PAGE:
Medicare Part D Enrollment

There are several ways to enroll in a Medicare Part D plan.  One of the easiest ways is to work with a broker like us who can compare plans with you, and facilitate your enrollment.  Another way, if you prefer to go at it alone is to use the Medicare Part D Plan Finder.  The video below shows how you can use this tool to help you with the process of comparing drug plans and even enrollment.

If you have general questions, schedule a call with Randy, or send us a message.

About Quote My Medicare
About Quote My Medicare

We work with individuals across the nation to secure the best Medicare Supplement rates.  We educate and inform so you will be equipped to make smart Medicare choices.  I hope we have the opportunity to assist you with your Medicare.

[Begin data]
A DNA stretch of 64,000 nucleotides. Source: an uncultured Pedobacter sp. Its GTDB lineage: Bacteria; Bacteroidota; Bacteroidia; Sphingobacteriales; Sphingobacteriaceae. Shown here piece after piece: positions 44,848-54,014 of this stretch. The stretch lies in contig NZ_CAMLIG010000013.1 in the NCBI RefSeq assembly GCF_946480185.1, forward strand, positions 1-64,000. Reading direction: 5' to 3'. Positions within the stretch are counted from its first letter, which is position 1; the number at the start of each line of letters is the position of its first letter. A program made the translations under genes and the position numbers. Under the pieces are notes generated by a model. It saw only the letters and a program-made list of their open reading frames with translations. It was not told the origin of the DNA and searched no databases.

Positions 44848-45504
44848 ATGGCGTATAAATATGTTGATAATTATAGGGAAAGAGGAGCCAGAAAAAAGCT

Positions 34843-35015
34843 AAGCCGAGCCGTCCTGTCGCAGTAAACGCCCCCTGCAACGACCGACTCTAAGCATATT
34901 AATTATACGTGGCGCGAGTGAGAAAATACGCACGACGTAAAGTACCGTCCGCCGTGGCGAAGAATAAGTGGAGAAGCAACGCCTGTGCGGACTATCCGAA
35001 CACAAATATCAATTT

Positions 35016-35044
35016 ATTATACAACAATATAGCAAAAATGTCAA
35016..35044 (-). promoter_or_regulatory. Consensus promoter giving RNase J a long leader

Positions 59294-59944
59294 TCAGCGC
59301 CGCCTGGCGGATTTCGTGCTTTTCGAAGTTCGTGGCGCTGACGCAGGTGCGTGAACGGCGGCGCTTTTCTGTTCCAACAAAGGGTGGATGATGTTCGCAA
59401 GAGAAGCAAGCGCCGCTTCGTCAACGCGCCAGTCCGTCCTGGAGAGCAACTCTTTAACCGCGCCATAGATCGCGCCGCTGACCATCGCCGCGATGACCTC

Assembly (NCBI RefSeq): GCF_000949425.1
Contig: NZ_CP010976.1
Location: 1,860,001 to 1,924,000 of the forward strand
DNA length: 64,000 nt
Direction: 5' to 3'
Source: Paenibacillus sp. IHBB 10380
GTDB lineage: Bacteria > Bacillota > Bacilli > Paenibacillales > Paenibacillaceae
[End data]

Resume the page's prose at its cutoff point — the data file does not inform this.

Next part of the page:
-Randy Wolfe
Founder & Owner

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1 Comment

Taylor Hicken

I appreciate it when you mentioned that getting the medicare drug prescription can avoid you from paying for the medications that you need. Since my grandmother has been diagnosed with high blood pressure, she is needed to take certain medications which are quite expensive. I think it would be great if I get the medicare part D for her so she won’t have to pay for the medicine with her own money.

October 15, 2020 at 3:24 am